Tuesday, December 5, 2017

Spy of the First Person (2017)

This  Final Work by Sam Shepard Reveals His Struggle With Lou Gehrig’s Disease

Shepard explored his condition [ALS] through his writing — in vivid, precise prose that transformed his worsening symptoms into something akin to poetry.  It is an unvarnished, intimate portrait of a man facing the end of his life, as he reflects on his past and observes how his own body has betrayed him.

When Shepard began working on “Spy of the First Person” in early 2016, he could still write by hand. But a few months later, as his illness worsened, that became impossible. So his daughter, Hannah, bought him a recorder, and would set it up by him and leave him to dictate in the garden of his home in Kentucky.

Sam Shepard, NY Times Obit.

Monday, November 27, 2017

Wonder

Why ‘Wonder,’ the Movie, Can’t Best the Book It’s Based On
By MARIA RUSSO NOV. 24, 2017

Like most people who love the best-selling book “Wonder,” I’ve been thrilled by the success of the movie version. It captures beautifully the book’s central premise, that we should choose to be kind and inclusive to people like Auggie Pullman, the protagonist, who was born with facial  deformities that are at first shocking to look at. The young actor Jacob Tremblay, wearing mask like makeup that rearranges his features, gracefully inhabits the role of Auggie not only by showing his pain and vulnerability, but also by convincing us of one of the secret weapons of R. J. Palacio’s  book: Auggie is fun, clever and generous, and the kids who call him “the freak” actually have the most to gain by his friendship. So I feel gratified that the movie seems to be catching on — but also, I’ll admit, a bit wary.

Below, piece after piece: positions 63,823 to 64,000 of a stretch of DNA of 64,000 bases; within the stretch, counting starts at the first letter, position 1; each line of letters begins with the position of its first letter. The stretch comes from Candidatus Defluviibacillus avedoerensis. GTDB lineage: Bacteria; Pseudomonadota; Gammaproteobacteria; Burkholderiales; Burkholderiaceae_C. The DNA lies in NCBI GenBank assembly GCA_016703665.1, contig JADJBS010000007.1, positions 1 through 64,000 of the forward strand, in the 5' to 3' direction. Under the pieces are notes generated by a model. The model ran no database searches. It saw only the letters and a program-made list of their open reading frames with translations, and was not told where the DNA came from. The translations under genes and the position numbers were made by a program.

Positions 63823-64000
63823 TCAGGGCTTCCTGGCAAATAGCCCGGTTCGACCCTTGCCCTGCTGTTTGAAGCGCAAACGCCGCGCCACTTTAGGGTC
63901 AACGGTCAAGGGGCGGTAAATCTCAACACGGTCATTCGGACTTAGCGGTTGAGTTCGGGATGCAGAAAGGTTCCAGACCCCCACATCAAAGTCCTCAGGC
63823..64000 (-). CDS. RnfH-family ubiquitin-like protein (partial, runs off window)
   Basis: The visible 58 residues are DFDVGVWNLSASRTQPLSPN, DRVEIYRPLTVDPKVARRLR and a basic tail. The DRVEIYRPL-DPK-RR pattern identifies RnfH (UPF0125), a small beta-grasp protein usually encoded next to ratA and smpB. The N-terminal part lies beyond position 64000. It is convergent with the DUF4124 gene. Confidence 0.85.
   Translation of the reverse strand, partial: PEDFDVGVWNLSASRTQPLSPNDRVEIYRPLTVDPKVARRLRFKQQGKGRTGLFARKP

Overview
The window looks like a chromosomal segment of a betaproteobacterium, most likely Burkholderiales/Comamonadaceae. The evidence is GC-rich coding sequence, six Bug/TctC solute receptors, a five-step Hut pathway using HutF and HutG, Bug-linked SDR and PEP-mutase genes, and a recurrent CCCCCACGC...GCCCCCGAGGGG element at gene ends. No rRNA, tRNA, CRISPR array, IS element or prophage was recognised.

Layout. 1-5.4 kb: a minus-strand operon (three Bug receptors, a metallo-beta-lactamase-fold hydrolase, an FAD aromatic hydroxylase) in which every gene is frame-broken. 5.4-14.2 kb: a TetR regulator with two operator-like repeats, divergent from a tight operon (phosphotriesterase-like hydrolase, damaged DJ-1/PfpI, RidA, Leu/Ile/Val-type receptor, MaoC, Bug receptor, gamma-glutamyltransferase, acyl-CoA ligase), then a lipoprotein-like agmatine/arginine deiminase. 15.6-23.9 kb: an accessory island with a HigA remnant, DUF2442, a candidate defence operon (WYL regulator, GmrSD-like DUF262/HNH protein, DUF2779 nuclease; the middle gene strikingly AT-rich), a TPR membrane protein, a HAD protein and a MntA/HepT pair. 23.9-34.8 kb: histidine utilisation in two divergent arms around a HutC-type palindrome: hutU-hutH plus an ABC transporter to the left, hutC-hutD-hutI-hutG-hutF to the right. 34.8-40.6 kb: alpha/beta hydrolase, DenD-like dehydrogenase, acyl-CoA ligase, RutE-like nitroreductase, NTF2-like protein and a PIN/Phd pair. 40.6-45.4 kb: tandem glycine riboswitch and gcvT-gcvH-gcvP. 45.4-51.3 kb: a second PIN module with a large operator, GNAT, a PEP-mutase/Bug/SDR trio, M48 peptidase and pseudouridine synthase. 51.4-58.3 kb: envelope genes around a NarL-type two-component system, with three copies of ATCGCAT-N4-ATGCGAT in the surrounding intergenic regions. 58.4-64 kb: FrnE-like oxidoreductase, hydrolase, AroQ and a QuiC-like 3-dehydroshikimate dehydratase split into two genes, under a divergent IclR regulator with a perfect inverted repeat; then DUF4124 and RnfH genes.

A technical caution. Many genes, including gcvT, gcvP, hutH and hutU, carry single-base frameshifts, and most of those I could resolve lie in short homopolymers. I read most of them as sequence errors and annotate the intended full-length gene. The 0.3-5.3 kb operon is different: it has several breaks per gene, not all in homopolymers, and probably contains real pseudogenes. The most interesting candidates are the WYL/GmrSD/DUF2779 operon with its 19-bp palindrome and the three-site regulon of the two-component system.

Also see: Wonder, The Movie

Thursday, November 2, 2017

Reclaiming Resilience

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I was in the seventh grade when I first began to identify as trans and express my gender identity as a girl...This shift in my personal aesthetic made me feel good about my body, confident in my appearance and at ease in social settings where my peers were also exploring, changing and growing.


Janet Mock was a black and Native Hawaiian trans girl from a single-parent home. I was not naïve. I knew that struggle was part of my coming of age, so I wore a smile every day as part of my armor. I didn’t want anyone to see that I was in pain, that I felt like I did not belong and that my body, my clothing, my being was wrong.

From NY Times Op-Ed piece 2/23/2017

Janet Mock’s first book, Redefining Realness, is a brilliant, raw, educational journey with a transwoman that takes her from being a child and follows her through hormone therapy and transitional surgery in Thailand.  It is important reading for educators, parents, health professionals and anyone with an open mind.  I listened to the Audible book and that makes the story even more poignant as Janet narrates her own story.

Tuesday, September 5, 2017

Beyond the Thin Blue Air

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by Lu Spinney